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Contxto – Artificial Intelligence (AI), Big Data, and the Internet of Things (IoT) captivated over 1,000 visitors at the first annual Inteligencia Mexico Conference (IMC) from June 19 to June 20 at Centro Citibanamex in Mexico City.
The two-day networking event shined a light on Mexican startups capitalizing on these technologies as the country transitions into the “fourth industrial revolution.”
More than 40 speakers presented at the IMC to discuss the importance of today’s digital transformation. Whether in the banking or automobile industries, enterprises from various sectors are digitizing procedures to retain their competitive edge.
There were also over 60 exhibitors in the 6,000 square meter space. Many came prepared to strategize over the issues Mexico faces in terms of adopting as well as optimizing new technology.
All in all, the conference was an opportunity for techies to interact, mingle, as well as learn about AI, Big Data and IoT. That’s to say, these mechanisms yield untapped potential across various areas. Based on what I observed, everyone seemed eager to implement or expand these innovations into business operations.
“This is a great opportunity to network, to learn what other companies are doing, and to see what we can do to collaborate,” said Valeria Menindez, the community and talent manager of Intelimétrica. Her company supports partners in utilizing data, algorithms and intelligence platforms to make better business decisions.
“If a company has a team or a strategy or process that are useful, we can grow our businesses together.”
Eight industry experts provided keynote speeches at the IMC. One included Antonio Rallo, CEO, and co-founder of ID345 Tech, who shared some inspiring stories about his startup incubator. There was also Rahul Vijay, Head of Global Connectivity at Uber, who talked about how the transportation company is seeking to develop IoT software.
Others included Hugo Nájera, Business Development General Director of BBVA; Kira Radinsky, the Director of Data Science and Chief Scientist of eBay; Dag Kittlaus, Co-founder and CEO of Siri; Arturo Campos, creator of LiFi technology and Chief Scientist of GiGaLiFi; and Aldo Luevano Ibarra, MIT Innovator under 35 LATAM and Roombiebot Chief Architect.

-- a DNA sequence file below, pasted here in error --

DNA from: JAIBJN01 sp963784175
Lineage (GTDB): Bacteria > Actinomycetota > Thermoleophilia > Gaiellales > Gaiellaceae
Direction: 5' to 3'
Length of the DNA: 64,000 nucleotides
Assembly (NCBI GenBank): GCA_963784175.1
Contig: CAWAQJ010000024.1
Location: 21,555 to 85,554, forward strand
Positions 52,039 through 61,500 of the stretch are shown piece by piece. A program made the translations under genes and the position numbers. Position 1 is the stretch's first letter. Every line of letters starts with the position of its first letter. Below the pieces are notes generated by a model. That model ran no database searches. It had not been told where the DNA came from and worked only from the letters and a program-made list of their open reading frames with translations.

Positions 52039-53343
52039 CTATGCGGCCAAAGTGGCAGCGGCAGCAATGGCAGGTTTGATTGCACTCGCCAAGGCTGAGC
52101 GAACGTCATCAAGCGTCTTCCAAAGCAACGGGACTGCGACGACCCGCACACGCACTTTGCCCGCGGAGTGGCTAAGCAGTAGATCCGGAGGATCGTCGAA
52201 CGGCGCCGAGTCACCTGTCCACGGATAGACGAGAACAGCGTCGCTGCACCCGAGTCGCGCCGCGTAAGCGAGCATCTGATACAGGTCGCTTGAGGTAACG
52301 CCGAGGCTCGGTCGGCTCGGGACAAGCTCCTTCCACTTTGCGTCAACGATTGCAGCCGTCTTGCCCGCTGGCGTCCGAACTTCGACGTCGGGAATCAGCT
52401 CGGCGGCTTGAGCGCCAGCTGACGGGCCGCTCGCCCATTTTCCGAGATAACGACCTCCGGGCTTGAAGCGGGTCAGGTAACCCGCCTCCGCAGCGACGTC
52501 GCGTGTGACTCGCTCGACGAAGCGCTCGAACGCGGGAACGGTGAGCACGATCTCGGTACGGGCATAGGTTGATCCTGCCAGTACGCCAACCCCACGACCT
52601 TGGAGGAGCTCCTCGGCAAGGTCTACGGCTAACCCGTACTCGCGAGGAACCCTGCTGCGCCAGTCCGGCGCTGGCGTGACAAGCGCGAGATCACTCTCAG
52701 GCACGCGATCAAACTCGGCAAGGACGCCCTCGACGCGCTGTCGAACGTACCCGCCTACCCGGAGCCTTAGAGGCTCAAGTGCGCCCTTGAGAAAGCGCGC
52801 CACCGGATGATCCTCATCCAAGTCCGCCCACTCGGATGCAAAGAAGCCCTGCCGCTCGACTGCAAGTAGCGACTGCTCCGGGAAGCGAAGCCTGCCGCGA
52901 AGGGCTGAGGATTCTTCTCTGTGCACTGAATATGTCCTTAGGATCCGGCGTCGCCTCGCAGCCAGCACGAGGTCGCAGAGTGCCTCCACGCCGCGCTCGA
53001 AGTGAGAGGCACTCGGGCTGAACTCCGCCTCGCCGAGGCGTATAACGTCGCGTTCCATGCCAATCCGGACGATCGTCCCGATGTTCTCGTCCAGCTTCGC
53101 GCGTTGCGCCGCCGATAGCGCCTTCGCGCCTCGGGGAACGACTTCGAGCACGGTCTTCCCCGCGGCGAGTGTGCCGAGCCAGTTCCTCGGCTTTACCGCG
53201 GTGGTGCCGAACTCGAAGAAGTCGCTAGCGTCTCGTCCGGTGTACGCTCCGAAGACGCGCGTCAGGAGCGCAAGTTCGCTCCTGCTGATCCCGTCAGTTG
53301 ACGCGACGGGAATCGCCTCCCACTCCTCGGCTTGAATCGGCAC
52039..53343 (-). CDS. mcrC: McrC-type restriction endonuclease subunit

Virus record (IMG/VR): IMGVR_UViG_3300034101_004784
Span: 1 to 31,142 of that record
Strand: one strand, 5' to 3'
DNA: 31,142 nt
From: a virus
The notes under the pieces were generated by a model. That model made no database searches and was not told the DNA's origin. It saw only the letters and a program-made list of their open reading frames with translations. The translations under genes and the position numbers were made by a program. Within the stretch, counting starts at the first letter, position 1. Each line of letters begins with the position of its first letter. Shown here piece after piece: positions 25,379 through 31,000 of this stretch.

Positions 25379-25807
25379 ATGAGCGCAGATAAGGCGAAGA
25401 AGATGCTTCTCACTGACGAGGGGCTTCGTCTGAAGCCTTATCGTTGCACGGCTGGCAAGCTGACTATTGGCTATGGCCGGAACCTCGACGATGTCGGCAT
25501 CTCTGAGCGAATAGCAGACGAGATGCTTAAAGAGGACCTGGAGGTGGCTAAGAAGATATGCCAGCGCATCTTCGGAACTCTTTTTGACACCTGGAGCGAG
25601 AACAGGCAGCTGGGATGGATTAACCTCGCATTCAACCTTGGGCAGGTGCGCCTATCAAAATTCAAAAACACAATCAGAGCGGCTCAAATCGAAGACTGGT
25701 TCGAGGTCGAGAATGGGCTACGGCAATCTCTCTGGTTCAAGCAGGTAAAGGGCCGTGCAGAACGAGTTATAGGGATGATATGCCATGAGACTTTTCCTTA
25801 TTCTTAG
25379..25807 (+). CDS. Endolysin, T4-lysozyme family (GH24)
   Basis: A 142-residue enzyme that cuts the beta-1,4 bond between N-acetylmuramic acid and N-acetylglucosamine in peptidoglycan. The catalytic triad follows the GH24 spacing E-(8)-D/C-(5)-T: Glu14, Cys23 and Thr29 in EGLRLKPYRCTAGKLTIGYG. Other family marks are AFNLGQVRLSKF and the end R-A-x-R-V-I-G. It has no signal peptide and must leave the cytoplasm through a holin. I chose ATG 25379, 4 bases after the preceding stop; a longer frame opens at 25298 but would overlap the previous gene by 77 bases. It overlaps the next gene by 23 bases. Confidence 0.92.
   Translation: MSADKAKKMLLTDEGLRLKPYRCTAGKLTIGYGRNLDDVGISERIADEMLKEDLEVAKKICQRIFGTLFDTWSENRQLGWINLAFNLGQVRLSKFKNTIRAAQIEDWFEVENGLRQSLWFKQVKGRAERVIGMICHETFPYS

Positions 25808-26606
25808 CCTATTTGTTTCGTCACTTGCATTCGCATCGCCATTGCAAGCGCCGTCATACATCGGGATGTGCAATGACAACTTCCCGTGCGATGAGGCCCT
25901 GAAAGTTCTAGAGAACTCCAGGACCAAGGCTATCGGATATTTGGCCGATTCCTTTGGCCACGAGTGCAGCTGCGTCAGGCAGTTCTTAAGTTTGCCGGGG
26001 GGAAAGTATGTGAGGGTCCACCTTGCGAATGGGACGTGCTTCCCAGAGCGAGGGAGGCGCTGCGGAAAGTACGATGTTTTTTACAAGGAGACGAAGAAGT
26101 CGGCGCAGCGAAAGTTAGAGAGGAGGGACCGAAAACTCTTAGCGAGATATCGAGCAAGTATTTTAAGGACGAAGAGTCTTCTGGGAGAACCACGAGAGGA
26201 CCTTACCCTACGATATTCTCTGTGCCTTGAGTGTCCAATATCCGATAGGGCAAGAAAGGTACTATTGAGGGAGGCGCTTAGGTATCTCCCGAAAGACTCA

Since Vijay was the first to present at the IMC, his speech stood out the most for me. Entitled “How Uber is making IoT and connectivity its competitive advantage,” the presentation represented how Uber is more than just a ride-hailing app but a software company in the making.
Besides explaining his company’s development of autonomous vehicles, the executive shared Uber projects that I have never heard about. These include food delivery drones, IoT-powered bicycles, and scooters, as well as tracking cars used to collect data via images.
From my perspective, all of these efforts show Uber’s commitment to creating new functional interconnected systems. He also spoke about how Uber launches in other countries by providing modems to ensure strong internet connections.
“WiFi is still in the works in developing countries,” said Vijay. “No WiFi means no business.”
Another memorable presentation was Rallo’s keynote speech, “AI in Mexico: new opportunities.” Not only is he the CEO of ID345.TECH, an incubator for tech-related startups, but also the co-founder of Kio Networks, a Mexican IT software management company. According to him, every economic sector should invest in artificial intelligence.
“AI is as essential as electricity,” said Rallo. “In Silicon Valley, if your company isn’t working with AI, then you’re nobody.”
Rallo delved into the diverse uses of AI that could potentially benefit Mexico, such as car theft prevention. With this, police departments could potentially scan license plates to automatically detect whether or not a vehicle has been stolen. He also provided more dystopian cases, such as China using facial recognition technology to know a person’s credit score, for example.
Additionally, Rallo provided relevant successful startup case studies from Mexico that his accelerator firm has supported. One of these included Eva Tech that designed a bra used to detect early-stage breast cancer. Another example was AtHum.co, a website using AI to allow homebuyers to visualize and design customized living spaces.